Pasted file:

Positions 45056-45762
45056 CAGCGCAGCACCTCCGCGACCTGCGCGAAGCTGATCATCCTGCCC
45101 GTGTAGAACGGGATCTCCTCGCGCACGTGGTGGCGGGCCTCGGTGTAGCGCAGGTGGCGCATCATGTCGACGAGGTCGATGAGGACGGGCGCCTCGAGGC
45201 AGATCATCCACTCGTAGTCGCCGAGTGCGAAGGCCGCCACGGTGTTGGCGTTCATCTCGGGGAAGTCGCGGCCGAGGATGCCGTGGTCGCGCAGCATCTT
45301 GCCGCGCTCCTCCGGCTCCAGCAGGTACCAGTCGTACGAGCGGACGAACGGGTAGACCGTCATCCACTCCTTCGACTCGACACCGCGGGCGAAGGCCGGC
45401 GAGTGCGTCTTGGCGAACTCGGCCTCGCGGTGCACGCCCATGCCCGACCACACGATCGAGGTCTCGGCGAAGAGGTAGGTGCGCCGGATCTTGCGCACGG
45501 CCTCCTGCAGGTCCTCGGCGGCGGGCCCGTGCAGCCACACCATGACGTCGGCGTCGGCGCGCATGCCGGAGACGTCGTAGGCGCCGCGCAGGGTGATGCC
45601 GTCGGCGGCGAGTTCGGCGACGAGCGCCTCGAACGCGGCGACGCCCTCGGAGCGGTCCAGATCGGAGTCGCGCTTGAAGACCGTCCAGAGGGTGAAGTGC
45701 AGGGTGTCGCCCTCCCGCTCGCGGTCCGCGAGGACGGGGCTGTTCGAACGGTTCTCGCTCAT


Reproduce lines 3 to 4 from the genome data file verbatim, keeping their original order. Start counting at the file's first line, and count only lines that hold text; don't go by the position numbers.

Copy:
45101 GTGTAGAACGGGATCTCCTCGCGCACGTGGTGGCGGGCCTCGGTGTAGCGCAGGTGGCGCATCATGTCGACGAGGTCGATGAGGACGGGCGCCTCGAGGC
45201 AGATCATCCACTCGTAGTCGCCGAGTGCGAAGGCCGCCACGGTGTTGGCGTTCATCTCGGGGAAGTCGCGGCCGAGGATGCCGTGGTCGCGCAGCATCTT